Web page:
“Like everyone else, we had to make some changes in the last year,” explained Michael Meissner, the CEO of Cal Moto in Livermore, California, a medium-sized town East of San Francisco. “The pandemic focused us on customer attachments and interactions. We concentrated on two things – making it convenient and creating trust. We did as much as possible over the phone and email.”
“In the past, we tried hard to get people into the store. Now, we do the groundwork remotely that is key to making the sales process efficient and pleasurable when they come in.”
Cal Moto got its start in the late Seventies when Kari and Gail Prager joined a group of enthusiasts who were starting an independent BMW repair shop, Bavarian Cycle Works, in San Francisco, California. Several years later, the group landed the BMW dealership for the San Francisco Bay Area, changed the name to California BMW and moved the dealership to Mountain View, south of San Francisco. By 1995, Kari and Gail were the sole owners. Michael Meissner joined in 2000.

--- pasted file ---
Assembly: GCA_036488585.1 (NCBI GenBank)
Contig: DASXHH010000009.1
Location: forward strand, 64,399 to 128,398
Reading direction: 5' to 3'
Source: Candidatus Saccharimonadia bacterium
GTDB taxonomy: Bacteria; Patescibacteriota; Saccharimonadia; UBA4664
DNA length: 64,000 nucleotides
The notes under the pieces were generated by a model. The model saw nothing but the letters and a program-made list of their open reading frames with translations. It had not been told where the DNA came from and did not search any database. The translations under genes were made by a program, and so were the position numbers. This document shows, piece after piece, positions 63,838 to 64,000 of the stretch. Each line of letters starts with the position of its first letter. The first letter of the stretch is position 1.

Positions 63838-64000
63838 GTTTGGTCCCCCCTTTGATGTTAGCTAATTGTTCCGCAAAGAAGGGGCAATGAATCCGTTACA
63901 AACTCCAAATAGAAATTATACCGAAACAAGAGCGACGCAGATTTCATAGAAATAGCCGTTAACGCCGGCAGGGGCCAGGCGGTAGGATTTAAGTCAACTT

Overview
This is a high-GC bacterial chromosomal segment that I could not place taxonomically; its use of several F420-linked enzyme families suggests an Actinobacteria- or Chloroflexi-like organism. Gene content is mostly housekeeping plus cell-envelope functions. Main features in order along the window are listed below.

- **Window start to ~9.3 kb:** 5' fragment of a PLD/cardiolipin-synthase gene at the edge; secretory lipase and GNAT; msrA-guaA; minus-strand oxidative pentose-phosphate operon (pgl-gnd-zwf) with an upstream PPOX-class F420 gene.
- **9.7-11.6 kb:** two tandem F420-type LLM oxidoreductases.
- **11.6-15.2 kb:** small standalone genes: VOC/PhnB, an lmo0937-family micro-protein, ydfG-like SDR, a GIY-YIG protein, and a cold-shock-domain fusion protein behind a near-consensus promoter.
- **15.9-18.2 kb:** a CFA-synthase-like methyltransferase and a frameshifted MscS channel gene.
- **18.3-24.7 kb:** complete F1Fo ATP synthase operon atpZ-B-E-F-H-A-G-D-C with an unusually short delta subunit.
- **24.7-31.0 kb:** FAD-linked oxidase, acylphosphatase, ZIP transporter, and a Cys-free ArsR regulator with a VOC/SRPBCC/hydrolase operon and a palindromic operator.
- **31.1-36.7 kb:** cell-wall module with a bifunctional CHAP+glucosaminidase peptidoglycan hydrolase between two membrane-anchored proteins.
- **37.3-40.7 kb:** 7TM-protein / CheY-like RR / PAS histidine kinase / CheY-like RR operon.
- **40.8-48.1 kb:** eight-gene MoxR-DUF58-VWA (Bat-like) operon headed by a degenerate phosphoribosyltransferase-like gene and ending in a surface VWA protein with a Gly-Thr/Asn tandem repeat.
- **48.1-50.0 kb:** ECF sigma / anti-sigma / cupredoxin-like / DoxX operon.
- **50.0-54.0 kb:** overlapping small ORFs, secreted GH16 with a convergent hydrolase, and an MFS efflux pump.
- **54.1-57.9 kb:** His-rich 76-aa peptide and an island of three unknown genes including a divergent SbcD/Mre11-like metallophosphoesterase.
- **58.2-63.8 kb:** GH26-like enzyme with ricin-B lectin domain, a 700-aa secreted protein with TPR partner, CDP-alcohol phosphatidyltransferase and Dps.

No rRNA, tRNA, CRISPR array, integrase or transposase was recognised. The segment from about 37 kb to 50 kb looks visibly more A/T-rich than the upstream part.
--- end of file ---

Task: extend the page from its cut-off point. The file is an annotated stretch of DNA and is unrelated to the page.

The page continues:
California BMW gained a reputation as the go-to place for BMW touring and adventure touring enthusiasts. Eventually, the name was changed to Cal Moto. The company was doing well enough to start planning for a second location when disaster struck. Kari Prager, who had been the spark behind the dealership’s success, became ill. He died in 2010, shortly after the second location in Livermore opened.
Kari and Gail had the foresight to plan for a smooth transition. Michael Meissner became General Manager. After Kari’s death, Michael and his wife Anya Meissner bought the dealership from Gail Prager. The Meissners have continued to run the dealership as a center for enthusiasts. “Our shop motto is ‘Experience shared.’ All of the employees have motorcycle experience. We can match what is available to the needs and desires of each customer.” Online reviews reflect the view of customers that dealership personnel are motorcycle community members who understand and respond to their needs.
Along the way, Cal Moto has had to make some hard decisions. When Triumph returned to the United States, Cal Moto was one of their first dealers. However, when Triumph’s vision for its success diverged from Cal Moto’s, Meissner had to let the Triumph franchise go. Cal Moto now sells Vespa (including the new electric Vespa), Energica, KTM, and, of course, BMW.